Granted the chosen words do not make the classiest of titles but I may or may not have a bone to pick. In part I do but it is only from my personal experience and interaction with my clients and friends which inspired this short article. Surely I have trusted enough of the wrong people in my life. With today's technology and the massive amount of information shared by our friends and others it is almost impossible, at times, to tell the difference between real trust agents and people who think they are correct just because they are writing.
The real estate industry is full of sudden tech advisers, tech consultants, social media experts ... pick a title. Most of them are simply users of the technology and perhaps have a solid understanding of how to use the technology for a benefit or to achieve a goal. They have never actually, successfully created, measured and managed much more than their own account - if that. Others are simply looking for fame and will publish anything they can think of to get more comments, earn more points or score some favor as they reach for the stars.
Why I am investing my minutes into this article is because their advice can, and does, hurt some of you. Oh I don't expect to get too many likes, tweets, comments, or reblogs from this article. It's not pretty, it's not open minded, it doesn't extol the virtues of someone with more Klout than I. There is no idol worship and there is finger pointing and name calling. Call me the Chris Christy of Active Rain today. It is not my goal to be named the most influential, most quoted, most reblogged, most anything. My solitary goal is to urge and convince you to think, investigate, question, and prove what you are believing even if you read it on a well known blog or heard it from the big keynote at a big event from a well known expert.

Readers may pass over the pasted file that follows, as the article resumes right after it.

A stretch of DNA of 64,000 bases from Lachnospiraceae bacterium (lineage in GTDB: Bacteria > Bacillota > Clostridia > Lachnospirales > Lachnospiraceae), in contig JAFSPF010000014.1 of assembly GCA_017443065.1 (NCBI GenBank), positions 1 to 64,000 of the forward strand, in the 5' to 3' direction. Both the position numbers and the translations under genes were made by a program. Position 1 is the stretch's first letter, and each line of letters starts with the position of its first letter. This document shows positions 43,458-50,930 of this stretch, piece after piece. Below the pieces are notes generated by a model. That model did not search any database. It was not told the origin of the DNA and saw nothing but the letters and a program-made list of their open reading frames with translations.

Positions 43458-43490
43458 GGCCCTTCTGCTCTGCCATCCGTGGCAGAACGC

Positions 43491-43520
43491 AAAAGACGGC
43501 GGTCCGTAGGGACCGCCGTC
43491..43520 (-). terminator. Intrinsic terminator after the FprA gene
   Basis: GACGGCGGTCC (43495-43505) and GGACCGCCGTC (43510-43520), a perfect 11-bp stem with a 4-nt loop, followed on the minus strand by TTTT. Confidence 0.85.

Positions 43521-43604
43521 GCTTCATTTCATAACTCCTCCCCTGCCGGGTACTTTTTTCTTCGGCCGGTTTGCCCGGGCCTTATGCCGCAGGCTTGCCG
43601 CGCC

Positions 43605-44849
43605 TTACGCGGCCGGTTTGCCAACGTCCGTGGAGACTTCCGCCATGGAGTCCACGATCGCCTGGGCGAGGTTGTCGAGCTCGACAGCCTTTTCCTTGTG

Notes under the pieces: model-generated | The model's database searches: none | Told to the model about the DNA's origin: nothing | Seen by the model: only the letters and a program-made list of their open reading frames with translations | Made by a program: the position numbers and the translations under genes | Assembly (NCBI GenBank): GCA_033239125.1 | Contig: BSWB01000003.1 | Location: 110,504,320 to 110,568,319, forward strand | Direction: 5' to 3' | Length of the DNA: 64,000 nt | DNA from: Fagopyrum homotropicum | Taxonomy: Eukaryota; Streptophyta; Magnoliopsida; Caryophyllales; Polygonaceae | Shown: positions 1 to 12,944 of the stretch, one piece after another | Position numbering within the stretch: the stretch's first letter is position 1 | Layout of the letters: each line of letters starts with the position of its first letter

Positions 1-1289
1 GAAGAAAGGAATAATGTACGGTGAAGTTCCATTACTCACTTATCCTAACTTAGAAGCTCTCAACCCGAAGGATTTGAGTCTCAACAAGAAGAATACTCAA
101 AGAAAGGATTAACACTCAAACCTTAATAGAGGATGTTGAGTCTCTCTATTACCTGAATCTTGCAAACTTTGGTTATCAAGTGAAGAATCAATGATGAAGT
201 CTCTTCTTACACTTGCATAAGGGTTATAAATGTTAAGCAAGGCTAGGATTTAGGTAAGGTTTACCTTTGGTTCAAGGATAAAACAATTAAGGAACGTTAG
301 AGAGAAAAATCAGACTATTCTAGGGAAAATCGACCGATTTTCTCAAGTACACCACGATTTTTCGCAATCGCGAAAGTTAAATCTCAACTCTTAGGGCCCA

Theory is great. It's also fragile and breaks easily. We all need theory at some point to get us started. Fortunately, for the wise, the days of theory have usually passed by the time we implement a new tool, new method or new practice. For the pioneer there is theory which we usually write about as theory rather than edicts on a topic with which the are only vaguely familiar which only serves to deceive and confuse the reader.
Practical experience rules the real world. Because bloggers, real estate agents turned tech experts or Facebook moguls, have no need to meet any qualifications you can find an amazing amount of them. Even ones you know barely know how to use email can be heard speaking on the frightening aspects of Facebook security and privacy, how to game Twitter, how to write a blog everyone will comment on, or some other, equally exciting topic at local and national events.
Inspect the data. If someone tells you, for example, Twitter is a waste of time. First, don't believe them. Second, make them tell you exactly why Twitter is a waste of time. If they have an account with that little silhouette for an avatar, have 8 followers and follow 11 people that will explain it. On the other hand if they have 10,000 connections, have tweeted a few thousand times and still say it's a waste of time - ask them how they qualify why it would not be a waste of time.
Sometimes it's a matter of expectations. If you expect to start a Twitter account, add 10 friends, push your Active Rain posts to Twitter and maybe "check in on your tweeple" about once a week - yes. Waste of time. Likewise if you sit in front of your computer or on your iPhone 10 hours a day Tweeting about Hollywood, politics, what you ate for breakfast, or similar and expect to be selling houses as a result ... probably not working out.
Identify your personal goals. Then compare with the goal of the person passing out advice. Is your goal to meet people and get them to like your fan page? Work towards that goal and trust the advice of someone else who has successfully done so. Is your goal to spend as little time on social media platforms but drive visitors to your anchor site to request your ebook? Then trust someone who has done so successfully and ask them to prove it.
We are born with too little trust, give to much of it away through life and often pay the price by blindly following those who have not proved the value of their words.
This post is not only a rant but also a cautionary reminder to myself to write about what I know, know what I write about and to be able to back it up with real world experiences, data and recommendations from others.
// Beginning of hope.